Today is K day at the A to Z Blogging Challenge!! My K stands for:
Huh? I know, right?
Over recent years in the education, there has been much research on learning styles, and the different ways individuals best retain new knowledge. I think most people have heard of visual learners (learn better with pictures, graphs, charts), and auditory learners (learn best by hearing information), but not everyone has heard of being a Kinesthetic learner.
Well, honestly, kinesthetic is actually a big fancy word for “Hands On” learning.
Here are a few examples:
- Vocabulary words on a hopscotch board on a classroom floor where students jump and say the word and its definition
- A science experiment that students complete themselves then log their observations.
- A scavenger hunt where students must solve multi-step equations to find the next clue
- A human number line (each kid holds a number on the line) that students jump to solve math addition and subtraction problems
I think you get the picture. When I was a new teacher, kinesthetic learning made me VERY nervous. All those kids running around! I pictured mass chaos, and as a new teacher, the LAST thing you need is more chaos in your classroom!!
However, as the years rolled on & I started teaching middle school, I had many classes where my kiddos were flat out bored, several who would not participate and even more who struggled with focus. I have mentioned in past posts, I have struggled with focus most of my life.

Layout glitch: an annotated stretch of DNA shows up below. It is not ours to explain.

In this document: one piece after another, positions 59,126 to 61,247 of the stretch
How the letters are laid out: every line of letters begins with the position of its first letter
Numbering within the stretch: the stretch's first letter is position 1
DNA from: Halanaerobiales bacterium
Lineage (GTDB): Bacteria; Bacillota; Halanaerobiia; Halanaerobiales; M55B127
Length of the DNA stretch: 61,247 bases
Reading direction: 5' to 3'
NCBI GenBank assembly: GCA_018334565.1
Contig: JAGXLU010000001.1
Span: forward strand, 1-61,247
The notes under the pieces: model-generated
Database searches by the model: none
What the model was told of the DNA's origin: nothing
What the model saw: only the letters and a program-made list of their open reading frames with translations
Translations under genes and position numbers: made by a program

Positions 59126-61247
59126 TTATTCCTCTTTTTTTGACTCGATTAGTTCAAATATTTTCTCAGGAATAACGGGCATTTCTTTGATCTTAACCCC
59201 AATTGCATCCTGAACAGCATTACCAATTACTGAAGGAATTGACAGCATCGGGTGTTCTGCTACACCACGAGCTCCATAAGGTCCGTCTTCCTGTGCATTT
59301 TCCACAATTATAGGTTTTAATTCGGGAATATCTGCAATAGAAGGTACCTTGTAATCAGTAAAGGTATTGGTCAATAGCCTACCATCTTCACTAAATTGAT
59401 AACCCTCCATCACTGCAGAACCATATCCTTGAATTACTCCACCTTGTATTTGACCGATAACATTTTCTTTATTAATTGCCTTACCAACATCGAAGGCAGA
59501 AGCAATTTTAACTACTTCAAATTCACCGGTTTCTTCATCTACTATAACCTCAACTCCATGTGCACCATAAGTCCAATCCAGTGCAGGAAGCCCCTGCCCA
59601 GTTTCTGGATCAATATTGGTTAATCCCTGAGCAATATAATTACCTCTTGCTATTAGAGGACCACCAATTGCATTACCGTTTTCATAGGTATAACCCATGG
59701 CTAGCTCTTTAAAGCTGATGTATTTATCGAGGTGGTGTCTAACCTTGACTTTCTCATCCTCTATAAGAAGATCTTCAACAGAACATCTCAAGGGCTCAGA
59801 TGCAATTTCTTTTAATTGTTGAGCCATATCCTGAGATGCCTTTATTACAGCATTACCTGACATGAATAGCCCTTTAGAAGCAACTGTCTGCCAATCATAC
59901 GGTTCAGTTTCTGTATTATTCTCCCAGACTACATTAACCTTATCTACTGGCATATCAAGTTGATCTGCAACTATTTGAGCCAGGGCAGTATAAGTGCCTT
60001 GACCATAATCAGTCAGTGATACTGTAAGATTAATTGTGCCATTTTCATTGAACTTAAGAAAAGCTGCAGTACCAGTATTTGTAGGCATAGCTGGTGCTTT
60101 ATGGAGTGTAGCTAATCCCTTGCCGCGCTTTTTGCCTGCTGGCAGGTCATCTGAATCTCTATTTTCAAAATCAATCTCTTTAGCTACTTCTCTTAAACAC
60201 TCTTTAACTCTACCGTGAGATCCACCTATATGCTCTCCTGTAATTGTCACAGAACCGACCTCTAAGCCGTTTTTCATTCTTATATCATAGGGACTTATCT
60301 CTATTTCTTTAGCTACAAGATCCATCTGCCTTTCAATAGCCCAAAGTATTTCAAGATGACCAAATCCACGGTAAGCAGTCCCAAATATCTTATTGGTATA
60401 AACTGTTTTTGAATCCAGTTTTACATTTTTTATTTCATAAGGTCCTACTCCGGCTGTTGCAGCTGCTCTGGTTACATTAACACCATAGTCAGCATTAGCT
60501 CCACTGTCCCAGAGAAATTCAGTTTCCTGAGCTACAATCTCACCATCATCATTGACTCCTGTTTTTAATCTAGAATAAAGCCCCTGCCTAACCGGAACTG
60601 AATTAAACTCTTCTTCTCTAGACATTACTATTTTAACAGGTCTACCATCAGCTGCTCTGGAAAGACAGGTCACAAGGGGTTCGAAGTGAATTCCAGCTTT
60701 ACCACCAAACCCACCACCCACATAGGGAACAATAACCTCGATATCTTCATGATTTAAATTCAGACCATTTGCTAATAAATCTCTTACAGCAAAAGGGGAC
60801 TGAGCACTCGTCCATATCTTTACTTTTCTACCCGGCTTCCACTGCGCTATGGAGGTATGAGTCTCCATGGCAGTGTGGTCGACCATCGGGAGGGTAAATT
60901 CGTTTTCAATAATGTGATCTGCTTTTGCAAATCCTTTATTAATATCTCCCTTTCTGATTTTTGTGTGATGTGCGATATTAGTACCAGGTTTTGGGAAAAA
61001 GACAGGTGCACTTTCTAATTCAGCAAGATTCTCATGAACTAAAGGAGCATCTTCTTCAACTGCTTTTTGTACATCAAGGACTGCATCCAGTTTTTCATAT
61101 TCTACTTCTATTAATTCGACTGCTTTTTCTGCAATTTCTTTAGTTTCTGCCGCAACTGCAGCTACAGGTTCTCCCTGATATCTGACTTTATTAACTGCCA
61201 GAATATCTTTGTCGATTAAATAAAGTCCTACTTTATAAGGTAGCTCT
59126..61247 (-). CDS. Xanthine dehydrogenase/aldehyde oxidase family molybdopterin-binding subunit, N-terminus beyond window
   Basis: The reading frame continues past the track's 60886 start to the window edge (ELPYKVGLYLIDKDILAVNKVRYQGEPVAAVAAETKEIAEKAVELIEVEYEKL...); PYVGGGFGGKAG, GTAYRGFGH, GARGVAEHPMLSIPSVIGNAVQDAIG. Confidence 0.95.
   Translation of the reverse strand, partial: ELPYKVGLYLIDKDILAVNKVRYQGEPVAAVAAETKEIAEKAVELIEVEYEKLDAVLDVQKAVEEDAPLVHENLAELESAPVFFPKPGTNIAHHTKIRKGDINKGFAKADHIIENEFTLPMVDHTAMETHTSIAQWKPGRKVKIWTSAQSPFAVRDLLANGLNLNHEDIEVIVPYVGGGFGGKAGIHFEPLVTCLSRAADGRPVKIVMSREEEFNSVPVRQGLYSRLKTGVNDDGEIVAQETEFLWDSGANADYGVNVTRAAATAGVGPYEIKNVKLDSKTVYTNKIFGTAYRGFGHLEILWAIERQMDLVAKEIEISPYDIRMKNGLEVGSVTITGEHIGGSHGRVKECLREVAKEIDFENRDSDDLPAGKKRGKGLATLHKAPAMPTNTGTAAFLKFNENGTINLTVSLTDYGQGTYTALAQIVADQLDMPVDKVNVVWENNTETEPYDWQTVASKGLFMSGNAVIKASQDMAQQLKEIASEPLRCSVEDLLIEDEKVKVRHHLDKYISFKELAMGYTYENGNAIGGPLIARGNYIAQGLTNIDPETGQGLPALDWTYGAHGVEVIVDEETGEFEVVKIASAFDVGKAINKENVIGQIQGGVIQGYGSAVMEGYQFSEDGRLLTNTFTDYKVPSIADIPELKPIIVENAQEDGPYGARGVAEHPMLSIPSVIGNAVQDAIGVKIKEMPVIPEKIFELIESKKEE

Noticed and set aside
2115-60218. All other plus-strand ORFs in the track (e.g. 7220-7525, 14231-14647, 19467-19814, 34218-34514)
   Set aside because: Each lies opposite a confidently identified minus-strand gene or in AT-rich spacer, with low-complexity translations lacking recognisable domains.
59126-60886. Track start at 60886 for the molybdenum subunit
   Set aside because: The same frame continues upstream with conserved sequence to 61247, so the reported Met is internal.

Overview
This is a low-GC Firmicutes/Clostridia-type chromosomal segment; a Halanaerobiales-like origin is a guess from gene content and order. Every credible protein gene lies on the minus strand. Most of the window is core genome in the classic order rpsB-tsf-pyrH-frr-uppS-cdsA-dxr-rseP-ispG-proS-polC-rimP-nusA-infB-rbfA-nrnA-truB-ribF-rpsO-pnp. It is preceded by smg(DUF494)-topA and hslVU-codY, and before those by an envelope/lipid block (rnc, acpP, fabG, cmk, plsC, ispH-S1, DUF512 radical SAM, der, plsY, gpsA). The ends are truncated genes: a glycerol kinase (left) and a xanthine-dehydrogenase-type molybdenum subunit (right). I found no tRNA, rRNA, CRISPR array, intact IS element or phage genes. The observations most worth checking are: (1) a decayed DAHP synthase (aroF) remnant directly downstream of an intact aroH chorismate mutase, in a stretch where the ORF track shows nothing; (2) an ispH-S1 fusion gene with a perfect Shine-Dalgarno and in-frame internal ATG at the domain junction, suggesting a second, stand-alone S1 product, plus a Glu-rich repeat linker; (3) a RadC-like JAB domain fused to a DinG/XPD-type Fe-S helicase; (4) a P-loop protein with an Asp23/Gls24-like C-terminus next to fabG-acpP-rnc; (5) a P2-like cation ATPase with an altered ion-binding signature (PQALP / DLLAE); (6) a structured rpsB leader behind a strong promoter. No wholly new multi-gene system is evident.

So I decided chaos was better than apathy.
I went to my Go-To website for excellent lesson plans, Teachers Pay Teachers, and searched for kinesthetic or hands on lessons. That little search changed EVERYTHING opened up a whole new world in my classroom for my students and I.
All of the sudden, I had kids rushing to class to see what today’s fun activity was going to be. They actually got excited about scatter plot graphs when they had to bounce tennis balls to collect the data they were graphing. On most days, they would come in and immediately start moving desks to the sides of my classroom because they knew we would be up and moving for most of the period.
Ohhhhh, there was chaos. But I got used to it because it was “Learning Chaos” and I am totally okay with learning any day of the week!
Now, please understand, there are STILL days when we cannot do a “Hands On” lesson because of the content, and there is just no other way to get it covered other than the traditional way (students in their seats & listening or speaking). But I really try to teach my classes with mostly lessons that require some kind of movement or action.
Every now and then, I will have a student in one of my classes who is extremely shy, has sensory or anxiety issues that make them uncomfortable with all the chaos. I try to address their learning needs by:
- Giving them a “Heads Up” about what we will be doing, and exactly what kind of noises and movement they can expect. This works well because when they know what to anticipate, their anxiety about noise seems to lessen.
- I had one student who wore earplugs when the noise got too much for him, but he removed them for instructions or when discussing things with his peers
- Assigning another empathetic student to be a “Learning Partner” with my uneasy student helps too. There are usually small groups or partner activities so it isn’t very obvious to the other students, and it helps me manage the chaos while still keeping informed on the student who is uneasy & how they are doing.
There are thousands of ideas for kinesthetic learning all over the internet. Have you ever tried one you (& your students) really enjoyed? I would love to hear about it!
Have a great Wednesday!